Tuesday, March 20, 2012

So, When Is Spring?

Many use the calendar to determine when spring arrives while others use a rodent to tell them when spring will arrive.  The first uses an artifact of astronomy and the latter superstition.  Meteorologists use a different calendar for spring.  Records are not kept on weather and climate for periods of say March 20 to June 21 such as the calendar.  The records are neatly arranged as daily, weekly, monthly, seasonally, and annually.  Meteorologist arrange the seasons in three-month increments, i.e. spring is March 1 - May 31.

Incidently, the start of spring in astronomy is not always the same date and neither is the end date.  It depends on when the vertical rays of the sun are over the equator for the start.  This would greatly complicate record-keeping.

These are all artifacts of man and Mother Nature has her own ideas.  An index for the onset of spring was developed by Mark D. Schwartz (University of Wisconsin-Milwaukee) and USA National Phenology Network colleagues.  This index, based on temperature variables measured at individual weather stations, estimates the first day that leaves appear on plants in a given state.

Image Credit: Climate Central.

Over the past several decades, with the exception of the Southeast, spring weather has been arriving earlier in most parts of the United States. This shift affects all sorts of biological processes that are triggered by warmer temperatures — not just flowering, but animal migration and giving birth and the shedding of winter coats and the emergence from cocoons.  Signs of spring, such as leaves unfolding on trees, first flowers, bird migrations, sounds of amphibians, and the appearance of butterflies, are occurring about 2 to 5 days per decade earlier in the last 30 years in response to recent climate warming.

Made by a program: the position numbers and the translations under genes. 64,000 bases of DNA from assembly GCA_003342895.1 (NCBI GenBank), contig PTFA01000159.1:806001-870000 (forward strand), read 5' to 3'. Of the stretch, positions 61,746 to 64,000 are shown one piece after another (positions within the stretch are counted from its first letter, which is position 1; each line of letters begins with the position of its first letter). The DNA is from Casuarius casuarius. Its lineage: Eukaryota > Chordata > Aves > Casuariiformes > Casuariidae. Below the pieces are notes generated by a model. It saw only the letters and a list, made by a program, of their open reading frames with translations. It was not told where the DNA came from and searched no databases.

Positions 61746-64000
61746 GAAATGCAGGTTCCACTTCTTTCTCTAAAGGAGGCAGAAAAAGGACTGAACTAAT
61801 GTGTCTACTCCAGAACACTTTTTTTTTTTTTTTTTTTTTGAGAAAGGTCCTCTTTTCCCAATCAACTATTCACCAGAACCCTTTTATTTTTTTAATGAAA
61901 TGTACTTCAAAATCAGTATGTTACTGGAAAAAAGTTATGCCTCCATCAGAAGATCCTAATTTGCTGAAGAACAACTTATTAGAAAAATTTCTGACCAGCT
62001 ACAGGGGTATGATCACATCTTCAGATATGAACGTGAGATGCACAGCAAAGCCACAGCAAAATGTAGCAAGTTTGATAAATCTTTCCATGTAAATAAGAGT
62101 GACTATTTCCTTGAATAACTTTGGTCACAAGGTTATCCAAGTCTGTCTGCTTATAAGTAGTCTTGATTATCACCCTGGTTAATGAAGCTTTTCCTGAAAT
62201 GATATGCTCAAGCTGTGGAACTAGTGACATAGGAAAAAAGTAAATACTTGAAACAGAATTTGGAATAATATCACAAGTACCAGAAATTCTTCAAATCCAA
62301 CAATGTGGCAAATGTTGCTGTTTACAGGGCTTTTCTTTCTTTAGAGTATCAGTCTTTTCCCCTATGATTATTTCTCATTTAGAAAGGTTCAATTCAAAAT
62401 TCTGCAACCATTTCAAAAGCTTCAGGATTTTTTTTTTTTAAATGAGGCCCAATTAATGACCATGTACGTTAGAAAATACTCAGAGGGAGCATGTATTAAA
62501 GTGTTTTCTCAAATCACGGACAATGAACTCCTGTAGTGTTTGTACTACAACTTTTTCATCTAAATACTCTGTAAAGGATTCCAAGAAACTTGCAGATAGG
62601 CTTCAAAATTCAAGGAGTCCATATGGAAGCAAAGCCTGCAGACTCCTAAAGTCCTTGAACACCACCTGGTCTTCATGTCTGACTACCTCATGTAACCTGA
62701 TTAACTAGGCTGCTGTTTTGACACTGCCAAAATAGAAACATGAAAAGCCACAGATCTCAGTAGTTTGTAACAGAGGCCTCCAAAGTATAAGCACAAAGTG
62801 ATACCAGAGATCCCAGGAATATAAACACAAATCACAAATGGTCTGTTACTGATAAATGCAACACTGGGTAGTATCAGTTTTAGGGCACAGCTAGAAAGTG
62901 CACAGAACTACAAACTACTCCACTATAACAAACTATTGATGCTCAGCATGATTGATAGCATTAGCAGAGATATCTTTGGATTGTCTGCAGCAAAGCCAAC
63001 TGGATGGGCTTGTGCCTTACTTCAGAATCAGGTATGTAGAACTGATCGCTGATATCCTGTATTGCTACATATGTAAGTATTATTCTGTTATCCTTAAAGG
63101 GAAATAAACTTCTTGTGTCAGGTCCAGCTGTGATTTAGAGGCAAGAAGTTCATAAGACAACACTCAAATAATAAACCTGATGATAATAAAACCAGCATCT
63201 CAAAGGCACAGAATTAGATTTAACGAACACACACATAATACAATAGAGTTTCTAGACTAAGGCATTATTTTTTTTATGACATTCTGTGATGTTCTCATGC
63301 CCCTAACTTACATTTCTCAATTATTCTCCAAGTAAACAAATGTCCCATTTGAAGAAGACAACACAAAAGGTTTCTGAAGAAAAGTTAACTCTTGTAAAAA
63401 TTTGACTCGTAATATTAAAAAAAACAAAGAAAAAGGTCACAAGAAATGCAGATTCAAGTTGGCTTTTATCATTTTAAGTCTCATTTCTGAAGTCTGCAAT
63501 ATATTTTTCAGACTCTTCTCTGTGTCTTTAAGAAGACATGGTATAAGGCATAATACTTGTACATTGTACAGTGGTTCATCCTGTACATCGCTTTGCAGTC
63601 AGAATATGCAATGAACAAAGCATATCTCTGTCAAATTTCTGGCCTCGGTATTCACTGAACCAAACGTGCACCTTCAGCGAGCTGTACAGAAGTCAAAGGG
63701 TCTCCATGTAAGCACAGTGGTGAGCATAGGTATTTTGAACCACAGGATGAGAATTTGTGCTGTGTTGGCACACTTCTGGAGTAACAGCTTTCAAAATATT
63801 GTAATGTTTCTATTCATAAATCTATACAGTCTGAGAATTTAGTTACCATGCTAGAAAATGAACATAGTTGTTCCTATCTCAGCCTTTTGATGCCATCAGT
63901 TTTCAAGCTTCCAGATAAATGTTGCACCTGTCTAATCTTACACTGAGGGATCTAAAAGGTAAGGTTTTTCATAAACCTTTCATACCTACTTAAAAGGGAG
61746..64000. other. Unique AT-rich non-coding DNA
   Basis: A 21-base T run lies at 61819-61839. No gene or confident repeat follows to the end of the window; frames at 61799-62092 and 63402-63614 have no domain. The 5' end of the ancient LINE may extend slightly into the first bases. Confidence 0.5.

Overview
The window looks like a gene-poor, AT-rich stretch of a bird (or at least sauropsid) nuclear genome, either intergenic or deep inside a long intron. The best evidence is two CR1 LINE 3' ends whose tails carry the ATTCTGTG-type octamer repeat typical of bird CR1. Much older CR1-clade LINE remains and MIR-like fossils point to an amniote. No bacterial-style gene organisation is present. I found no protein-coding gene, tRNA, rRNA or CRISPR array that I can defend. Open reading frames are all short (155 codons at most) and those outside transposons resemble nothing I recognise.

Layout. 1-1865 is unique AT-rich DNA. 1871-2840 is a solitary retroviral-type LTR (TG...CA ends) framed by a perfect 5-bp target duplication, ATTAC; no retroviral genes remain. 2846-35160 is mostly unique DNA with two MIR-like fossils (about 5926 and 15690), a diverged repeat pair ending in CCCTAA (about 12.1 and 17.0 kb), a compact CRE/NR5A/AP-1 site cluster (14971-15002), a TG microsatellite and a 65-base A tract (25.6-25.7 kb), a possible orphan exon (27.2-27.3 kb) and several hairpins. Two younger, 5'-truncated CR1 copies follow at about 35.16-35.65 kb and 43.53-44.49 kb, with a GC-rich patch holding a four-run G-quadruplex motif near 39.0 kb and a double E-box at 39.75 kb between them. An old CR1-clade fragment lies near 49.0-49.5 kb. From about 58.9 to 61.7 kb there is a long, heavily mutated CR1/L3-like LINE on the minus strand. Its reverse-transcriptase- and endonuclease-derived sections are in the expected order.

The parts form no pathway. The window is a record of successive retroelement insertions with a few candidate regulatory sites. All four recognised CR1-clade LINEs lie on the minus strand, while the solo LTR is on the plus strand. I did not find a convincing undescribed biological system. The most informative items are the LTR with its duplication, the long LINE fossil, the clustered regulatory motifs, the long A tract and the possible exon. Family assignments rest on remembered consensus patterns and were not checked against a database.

The calendar above is a U.S. estimate.  To come up with the estimate, the average change was taken across 716 weather stations spread across the lower 48 states.

Click here for an interactive version of the graphic above.  Image Credit: Climate Central.

In South Carolina, the date of “first leaf” has not shifted, a trend that does not hold true for the lower 48 as a whole (see calendar above). On average, the lower 48 states show a shift of “first leaf” from March 20th (1951-1980 average) to March 17th now (1981-2010 average) – approximately 3 days earlier.

In the graph above, you can see how South Carolina's shift looks against the backdrop of year-to-year changes, which are even more variable than decadal swings (no surprise to meteorologists). Click on the link to the image for an interactive version where you can show or hide the linear trend, exponentially weighted moving average, and annual variations by selecting on the appropriate item in the legend,

There is a USA National Phenology Network that monitors the impacts of climate change on plant and animal species across the country. The network is comprised of government, education and non-porfit organizations along with hundreds of volunteer citizen scientists that observe phenological events, such as first leaf out, flowering, migrations and growing season, in their local areas. By harnessing the power of people, the network provides researchers with far more data than they could collect alone. Want to join? Visit the participate section of the USA-NPN website for more details.